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Being live documents, notebooks enable reproducible research and Jupyter is one of the frontiers. Assume, we want to use both recent and legacy version of Python as kernels and we have Python, Python3 and Jupyter already installed. Initial instance of Jupyter notebook will provide only (probably the latest) kernel, as can be seen below.

jupyter kernelspace - initial kernelspace

jupyter kernelspace - initial notebook

In order to see both Python2 and Python3 kernels, we should install and then introduce the desired kernel using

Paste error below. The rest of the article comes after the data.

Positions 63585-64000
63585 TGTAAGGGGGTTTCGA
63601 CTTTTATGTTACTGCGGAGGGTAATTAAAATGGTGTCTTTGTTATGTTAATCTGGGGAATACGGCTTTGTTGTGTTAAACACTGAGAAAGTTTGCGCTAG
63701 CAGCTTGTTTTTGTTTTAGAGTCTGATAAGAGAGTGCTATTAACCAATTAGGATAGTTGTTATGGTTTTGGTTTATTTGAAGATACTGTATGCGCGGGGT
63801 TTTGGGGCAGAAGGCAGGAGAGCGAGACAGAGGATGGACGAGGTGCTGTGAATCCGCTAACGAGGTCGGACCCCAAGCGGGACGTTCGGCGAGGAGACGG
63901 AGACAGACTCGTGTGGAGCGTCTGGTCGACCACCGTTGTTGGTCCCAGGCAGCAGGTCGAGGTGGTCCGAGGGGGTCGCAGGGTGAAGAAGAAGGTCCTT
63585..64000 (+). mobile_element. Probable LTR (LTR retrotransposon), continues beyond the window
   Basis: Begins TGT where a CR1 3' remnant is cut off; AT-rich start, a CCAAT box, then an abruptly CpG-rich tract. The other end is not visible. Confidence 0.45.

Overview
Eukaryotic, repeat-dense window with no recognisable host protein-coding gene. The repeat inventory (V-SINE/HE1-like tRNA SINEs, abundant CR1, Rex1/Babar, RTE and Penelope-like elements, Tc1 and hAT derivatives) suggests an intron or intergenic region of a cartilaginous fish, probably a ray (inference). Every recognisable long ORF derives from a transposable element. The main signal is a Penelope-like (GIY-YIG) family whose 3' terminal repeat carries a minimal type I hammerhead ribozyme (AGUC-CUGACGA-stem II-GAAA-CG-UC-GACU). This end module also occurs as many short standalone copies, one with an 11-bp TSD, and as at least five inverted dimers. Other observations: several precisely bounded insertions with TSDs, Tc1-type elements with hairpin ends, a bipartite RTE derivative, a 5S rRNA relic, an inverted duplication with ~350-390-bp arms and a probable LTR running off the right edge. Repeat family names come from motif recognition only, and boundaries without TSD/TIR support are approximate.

python2 -m pip install --upgrade ipykernel
python2 -m ipykernel install

In the figure below, it is seen that we have Python2 kernel is already installed but yet to be introduced. If somehow we have seen Python listed and Python3 missing, we should then need to replace 2 with 3 at the corresponding commands.

jupyter kernelspace - installing python2 ipykernel

Result will be listing in kernelspace and choice option at web interface as follows;

jupyter kernelspace - final kernelspace

jupyter kernelspace - final notebook